On October 27, 2002, Brazil elected as its president Luis Inacio Lula da Silva, known to all as Lula. Although Brazil emerged from military dictatorship less than two decades ago, and there is supposedly much disillusionment with democracy in Latin America, the election was a model of democratic propriety and participation, with a lot to teach to countries with a much longer democratic tradition. This was despite the fact that the campaign was marked by a panic in the financial markets as Lula, the candidate of the left-wing Workers' Party (PT), gained and sustained a strong lead over his opponents. Now that he has won by a landslide, the key questions facing Brazil are whether the panic will subside or deepen, and whether the Lula administration's policies will advance the modernization of Brazil and accelerate its growth rate and social progress or turn the clock back to old-fashioned socialism.
The timing of the financial panic leaves no doubt that its immediate cause was the prospect of a Lula government. But it was the high level of public-sector debt that had been built up during the government of Fernando Henrique Cardoso, his distinguished predecessor, that made the country vulnerable to a loss of confidence in the first place. This large public debt was the consequence of a fiscal splurge in the early years of the Cardoso government, when the financial markets were thrusting money on emerging markets. The splurge's effects were magnified by the severe depreciation of the real after times turned difficult in a context where much of the debt was indexed to the dollar. And even though fiscal policy was tightened in 1997-99, such that Brazil now has a large primary fiscal surplus (the budget surplus excluding interest payments), high interest rates plus the continued depreciation of the real have kept the debt growing.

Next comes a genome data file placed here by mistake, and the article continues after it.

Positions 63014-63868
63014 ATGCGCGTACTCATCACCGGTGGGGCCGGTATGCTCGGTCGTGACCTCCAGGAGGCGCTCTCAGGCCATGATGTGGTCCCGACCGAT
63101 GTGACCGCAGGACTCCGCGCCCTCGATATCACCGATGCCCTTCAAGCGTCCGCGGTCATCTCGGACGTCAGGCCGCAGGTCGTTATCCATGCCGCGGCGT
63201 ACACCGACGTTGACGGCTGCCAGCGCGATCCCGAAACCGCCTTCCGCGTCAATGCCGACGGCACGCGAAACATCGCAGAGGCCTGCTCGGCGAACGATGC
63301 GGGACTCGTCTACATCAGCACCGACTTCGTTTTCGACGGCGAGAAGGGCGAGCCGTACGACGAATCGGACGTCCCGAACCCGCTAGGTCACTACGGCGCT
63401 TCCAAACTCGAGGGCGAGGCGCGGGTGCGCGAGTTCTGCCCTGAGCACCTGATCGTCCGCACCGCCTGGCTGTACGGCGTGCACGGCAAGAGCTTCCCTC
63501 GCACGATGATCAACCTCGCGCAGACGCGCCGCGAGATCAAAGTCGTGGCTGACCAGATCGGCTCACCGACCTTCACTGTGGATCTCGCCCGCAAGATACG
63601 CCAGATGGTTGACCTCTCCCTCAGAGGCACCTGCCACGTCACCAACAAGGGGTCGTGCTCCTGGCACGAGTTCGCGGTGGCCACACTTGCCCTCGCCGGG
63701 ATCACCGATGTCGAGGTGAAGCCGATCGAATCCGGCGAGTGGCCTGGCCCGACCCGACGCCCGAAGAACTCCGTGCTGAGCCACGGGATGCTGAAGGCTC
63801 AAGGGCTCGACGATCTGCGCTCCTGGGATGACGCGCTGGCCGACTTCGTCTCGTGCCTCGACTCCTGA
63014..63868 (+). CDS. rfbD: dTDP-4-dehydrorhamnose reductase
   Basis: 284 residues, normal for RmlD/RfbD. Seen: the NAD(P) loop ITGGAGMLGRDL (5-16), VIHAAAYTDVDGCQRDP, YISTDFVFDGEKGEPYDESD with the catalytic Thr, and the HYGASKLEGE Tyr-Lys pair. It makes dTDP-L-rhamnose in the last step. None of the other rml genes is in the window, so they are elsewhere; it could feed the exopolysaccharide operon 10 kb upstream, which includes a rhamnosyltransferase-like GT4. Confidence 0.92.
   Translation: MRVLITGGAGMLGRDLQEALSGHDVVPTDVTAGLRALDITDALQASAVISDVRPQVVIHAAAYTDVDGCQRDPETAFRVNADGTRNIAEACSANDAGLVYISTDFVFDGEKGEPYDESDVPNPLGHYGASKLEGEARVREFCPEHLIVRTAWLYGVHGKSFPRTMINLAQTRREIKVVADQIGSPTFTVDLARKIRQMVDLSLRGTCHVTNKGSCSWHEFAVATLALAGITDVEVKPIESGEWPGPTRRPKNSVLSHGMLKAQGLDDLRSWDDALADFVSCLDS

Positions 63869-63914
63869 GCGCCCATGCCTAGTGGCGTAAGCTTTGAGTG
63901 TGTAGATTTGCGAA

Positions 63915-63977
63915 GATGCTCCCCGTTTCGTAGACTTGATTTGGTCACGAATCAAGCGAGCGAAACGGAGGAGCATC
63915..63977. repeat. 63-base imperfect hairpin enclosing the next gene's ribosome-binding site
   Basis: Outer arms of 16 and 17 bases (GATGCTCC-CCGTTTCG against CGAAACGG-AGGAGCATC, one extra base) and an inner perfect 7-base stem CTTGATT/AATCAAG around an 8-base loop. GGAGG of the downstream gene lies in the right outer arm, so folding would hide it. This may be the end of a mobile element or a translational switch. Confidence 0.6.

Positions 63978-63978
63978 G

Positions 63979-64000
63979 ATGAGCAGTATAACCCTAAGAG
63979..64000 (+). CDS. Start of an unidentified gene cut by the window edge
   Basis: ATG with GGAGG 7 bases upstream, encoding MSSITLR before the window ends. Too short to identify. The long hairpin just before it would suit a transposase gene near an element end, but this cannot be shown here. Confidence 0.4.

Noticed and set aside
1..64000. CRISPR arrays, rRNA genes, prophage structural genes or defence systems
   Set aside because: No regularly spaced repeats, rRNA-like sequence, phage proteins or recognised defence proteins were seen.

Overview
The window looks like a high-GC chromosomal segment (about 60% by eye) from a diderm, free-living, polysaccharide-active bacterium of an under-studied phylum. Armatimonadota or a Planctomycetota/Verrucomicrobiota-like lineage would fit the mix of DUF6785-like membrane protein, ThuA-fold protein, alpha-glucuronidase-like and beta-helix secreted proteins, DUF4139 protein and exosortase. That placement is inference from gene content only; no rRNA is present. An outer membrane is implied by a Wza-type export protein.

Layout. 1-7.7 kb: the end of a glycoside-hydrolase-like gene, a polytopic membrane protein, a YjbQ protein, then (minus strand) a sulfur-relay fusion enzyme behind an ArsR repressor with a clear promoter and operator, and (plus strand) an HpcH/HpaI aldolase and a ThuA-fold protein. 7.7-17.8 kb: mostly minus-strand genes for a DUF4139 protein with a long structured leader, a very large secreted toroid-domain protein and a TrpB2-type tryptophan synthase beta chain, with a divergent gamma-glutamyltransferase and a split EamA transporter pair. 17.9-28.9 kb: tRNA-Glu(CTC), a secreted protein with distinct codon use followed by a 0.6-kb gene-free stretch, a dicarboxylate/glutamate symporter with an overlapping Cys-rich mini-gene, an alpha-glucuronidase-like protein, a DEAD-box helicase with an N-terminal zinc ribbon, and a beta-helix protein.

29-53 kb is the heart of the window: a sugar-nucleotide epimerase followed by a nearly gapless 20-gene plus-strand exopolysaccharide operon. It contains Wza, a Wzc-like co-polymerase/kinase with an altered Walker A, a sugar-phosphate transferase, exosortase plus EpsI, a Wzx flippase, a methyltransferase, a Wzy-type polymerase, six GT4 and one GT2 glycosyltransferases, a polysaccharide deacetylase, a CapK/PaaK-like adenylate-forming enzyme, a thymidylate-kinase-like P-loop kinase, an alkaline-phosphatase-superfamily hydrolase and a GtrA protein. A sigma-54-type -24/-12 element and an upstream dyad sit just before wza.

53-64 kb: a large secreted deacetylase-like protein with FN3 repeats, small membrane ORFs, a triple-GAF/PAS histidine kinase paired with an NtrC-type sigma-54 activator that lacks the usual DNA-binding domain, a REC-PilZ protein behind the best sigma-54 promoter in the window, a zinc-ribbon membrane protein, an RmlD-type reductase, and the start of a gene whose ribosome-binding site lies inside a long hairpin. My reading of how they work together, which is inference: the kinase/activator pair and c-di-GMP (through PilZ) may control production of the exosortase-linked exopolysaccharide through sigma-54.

The panic was extreme. The real had already depreciated substantially in 2001 as a result of contagion from the Argentinean financial crisis (the common assertion that this
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